Ever since I first started blogging I’ve worried that there would be weeks when I would simply draw a blank when it came to finding a topic worthy of the audience’s time and attention. While I may have hit the occasional bump in the road with posts that weren’t of the “keeper” variety, I’ve been relieved that my day-to-day experiences have never left me short of ideas. But every once in a while I come across a nugget, a relatively minor kernel of an idea that while potentially interesting isn’t by itself enough to fill the page. And so I tend to keep a list on the side that I use to simply jot these things down and review every now and again.
So imagine my surprise that when I added my latest little bit of genius to the list a pattern presented itself to me that hadn’t been there even a week ago.
For those of you plying your skills as Information Security professionals, I need to warn you what follows is potentially inflammatory, insulting or validating; it all depends on how you look at your career.
I was stunned a few months back when I noticed on LinkedIn a new application called “TripIt.” The main idea of the application is to enter and track your trips, be they business or personal, including locations, dates and a general description and then post it on your LinkedIn page. The end result is that everyone who can view your LinkedIn profile can also see where and when you’re traveling. My first thought was that it was just a bad idea within the professional domain. It’s a common rule within the infosec space that you should never send email auto-replies to anyone outside your company indicating that you’re out of the office lest it provide hackers with an opportunity to try and hijack your account while you’re away. That rule also applies to voice-mail greetings for the very same reasons; it’s just too much information. The first five people who I noticed using it were, gulp, infosec pros.
Then two weeks ago, I was conducting fieldwork during which a tremendous amount of pomp and circumstance was placed around physical access controls that were designed and implemented by a group of security folks; they had followed a tried-and-true recipe in designing the related controls. From the outside looking in, everything looked great. From the inside looking out, there were more holes than on a golf course. While at a fundamental level their critical data was exposed to very little risk as a result, the amount of peripheral damage that could’ve been done elsewhere was substantial. I’ve been known to complain in the past about controls that look great but don’t work, but in this instance I was disturbed by how obviously smart people had simply followed a canned recipe without truly thinking things through and validating the effectiveness of what they’d done.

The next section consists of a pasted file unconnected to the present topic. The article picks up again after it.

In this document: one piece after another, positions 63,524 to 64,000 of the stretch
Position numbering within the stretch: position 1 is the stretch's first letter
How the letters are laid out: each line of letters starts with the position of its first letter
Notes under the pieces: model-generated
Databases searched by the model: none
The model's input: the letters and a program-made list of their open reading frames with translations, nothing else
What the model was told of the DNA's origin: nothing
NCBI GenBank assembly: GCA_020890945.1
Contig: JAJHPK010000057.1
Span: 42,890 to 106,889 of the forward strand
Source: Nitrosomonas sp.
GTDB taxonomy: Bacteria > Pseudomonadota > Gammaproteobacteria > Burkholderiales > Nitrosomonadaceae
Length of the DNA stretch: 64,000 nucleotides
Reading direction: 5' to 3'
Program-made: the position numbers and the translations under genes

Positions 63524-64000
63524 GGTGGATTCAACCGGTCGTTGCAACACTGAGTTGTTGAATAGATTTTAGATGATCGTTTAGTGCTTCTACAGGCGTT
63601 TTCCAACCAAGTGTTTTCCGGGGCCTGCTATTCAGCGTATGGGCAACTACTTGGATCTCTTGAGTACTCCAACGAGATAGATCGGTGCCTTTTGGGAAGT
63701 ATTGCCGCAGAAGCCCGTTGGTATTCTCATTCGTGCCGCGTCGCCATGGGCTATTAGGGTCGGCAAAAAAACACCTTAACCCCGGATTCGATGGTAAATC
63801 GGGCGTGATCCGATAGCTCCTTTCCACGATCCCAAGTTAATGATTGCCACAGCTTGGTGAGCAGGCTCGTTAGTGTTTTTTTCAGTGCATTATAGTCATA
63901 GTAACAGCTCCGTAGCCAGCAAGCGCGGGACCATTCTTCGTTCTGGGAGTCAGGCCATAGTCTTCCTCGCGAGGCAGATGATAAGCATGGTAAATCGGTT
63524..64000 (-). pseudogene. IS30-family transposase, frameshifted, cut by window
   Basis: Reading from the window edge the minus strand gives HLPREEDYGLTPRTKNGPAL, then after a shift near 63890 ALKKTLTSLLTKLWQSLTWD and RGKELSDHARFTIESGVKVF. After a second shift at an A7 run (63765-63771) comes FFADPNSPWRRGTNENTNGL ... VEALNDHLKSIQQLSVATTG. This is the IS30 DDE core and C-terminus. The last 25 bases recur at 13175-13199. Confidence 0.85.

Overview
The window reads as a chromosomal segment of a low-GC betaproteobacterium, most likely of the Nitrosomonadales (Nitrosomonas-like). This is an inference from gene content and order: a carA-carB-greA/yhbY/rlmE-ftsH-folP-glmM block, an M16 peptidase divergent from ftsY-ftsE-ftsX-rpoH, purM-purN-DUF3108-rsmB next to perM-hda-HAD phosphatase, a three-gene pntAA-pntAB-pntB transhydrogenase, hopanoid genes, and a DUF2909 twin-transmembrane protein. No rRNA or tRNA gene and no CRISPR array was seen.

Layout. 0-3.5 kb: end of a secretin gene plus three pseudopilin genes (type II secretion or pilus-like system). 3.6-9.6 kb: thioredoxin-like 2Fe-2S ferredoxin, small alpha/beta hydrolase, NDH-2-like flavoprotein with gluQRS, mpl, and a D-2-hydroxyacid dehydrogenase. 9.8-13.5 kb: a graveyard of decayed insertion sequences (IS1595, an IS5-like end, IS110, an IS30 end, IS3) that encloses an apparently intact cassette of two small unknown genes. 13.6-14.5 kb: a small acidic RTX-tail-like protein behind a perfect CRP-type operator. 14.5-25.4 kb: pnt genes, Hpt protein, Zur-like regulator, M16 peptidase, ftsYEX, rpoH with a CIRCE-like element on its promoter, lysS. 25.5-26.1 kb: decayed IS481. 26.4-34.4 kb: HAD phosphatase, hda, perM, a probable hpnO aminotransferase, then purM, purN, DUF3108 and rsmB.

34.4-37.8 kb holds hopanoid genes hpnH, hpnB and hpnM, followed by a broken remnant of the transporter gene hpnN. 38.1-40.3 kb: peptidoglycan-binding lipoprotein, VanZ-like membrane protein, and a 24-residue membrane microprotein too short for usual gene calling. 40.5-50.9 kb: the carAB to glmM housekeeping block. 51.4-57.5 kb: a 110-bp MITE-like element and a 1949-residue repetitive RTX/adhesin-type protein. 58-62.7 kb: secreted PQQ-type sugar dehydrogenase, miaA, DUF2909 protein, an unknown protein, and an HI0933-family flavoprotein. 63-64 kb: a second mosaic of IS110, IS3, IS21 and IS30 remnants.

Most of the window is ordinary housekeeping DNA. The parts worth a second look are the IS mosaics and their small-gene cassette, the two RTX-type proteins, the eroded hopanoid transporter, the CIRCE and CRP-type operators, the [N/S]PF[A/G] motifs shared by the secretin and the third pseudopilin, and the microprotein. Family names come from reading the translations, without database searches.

This week I’ve had the opportunity to review two resumes from people who are likely way smarter than I, both are information security consultants. Both individuals listed accomplishments and capabilities within the security domain that pretty much touched on just about every segment of the infrastructure. I believe I have a good nose for legitimate resources and both of these people presented themselves quite well at the bits and bytes level. But neither of them tied their experience back to solving business issues. With all of the well publicized work around mandates and regulations (e.g. PCI, data privacy, NERC, SOX, etc.) you’d think there would be some attempt to connect their experiences back to something someone in the executive suite would appreciate or recognize.
Maybe I’m over thinking things but shouldn’t people who advertise themselves as information security professionals be a little less binary and a bit more aware? While it’s important to have devices and software configured properly, isn’t it that much more important to be contextually aware and understand what’s needed to protect the business and its information assets?
This has become something of an issue for me lately as I’m working with multiple clients who are dealing with a broad range of challenges. I’ve become increasingly aware that there’s more than just a fine line between a security engineer and a security expert. One can tell you all about firewall rules while the other can tell you where to install them and why. One can work their way down a checklist ticking off to-do’s (think PCI self-assessment) while the other considers the applicability and risk of each item before so much as touching the keyboard. And yet both tend to present themselves similarly and they’re not.
If you’re truly an infosec professional you need to display that in how you make choices (restrict the personal information you share with the digital world), in how you conduct your work (design controls, try and break them and then close the gaps) and in how you decide what’s necessary and sensible (encrypt credit card data but also make sure sales people aren’t writing down non-public personal information on scratch pads). Don’t become an expert on tokenization and think that qualifies you to design a complete PCI security plan. Don’t advise your clients/users on proper security practices and then go out and fail to follow your own advice. And don’t ever think that because you’ve satisfied some regulation or framework that you’ve gone far enough to mitigate or manage risk.
In this day and age, with the threats to our digital assets greater than ever and with increasing pressure being brought to bear by government and industry regulations, it’s more important than ever that the right people be put in the right positions to help address these myriad challenges. And it’s more important than ever to understand that not all information security professionals are alike; decide who shall lead and who shall follow and be sure to chose carefully.
Next time out I have some interesting insights to share regarding NERC, so be sure to check back next week.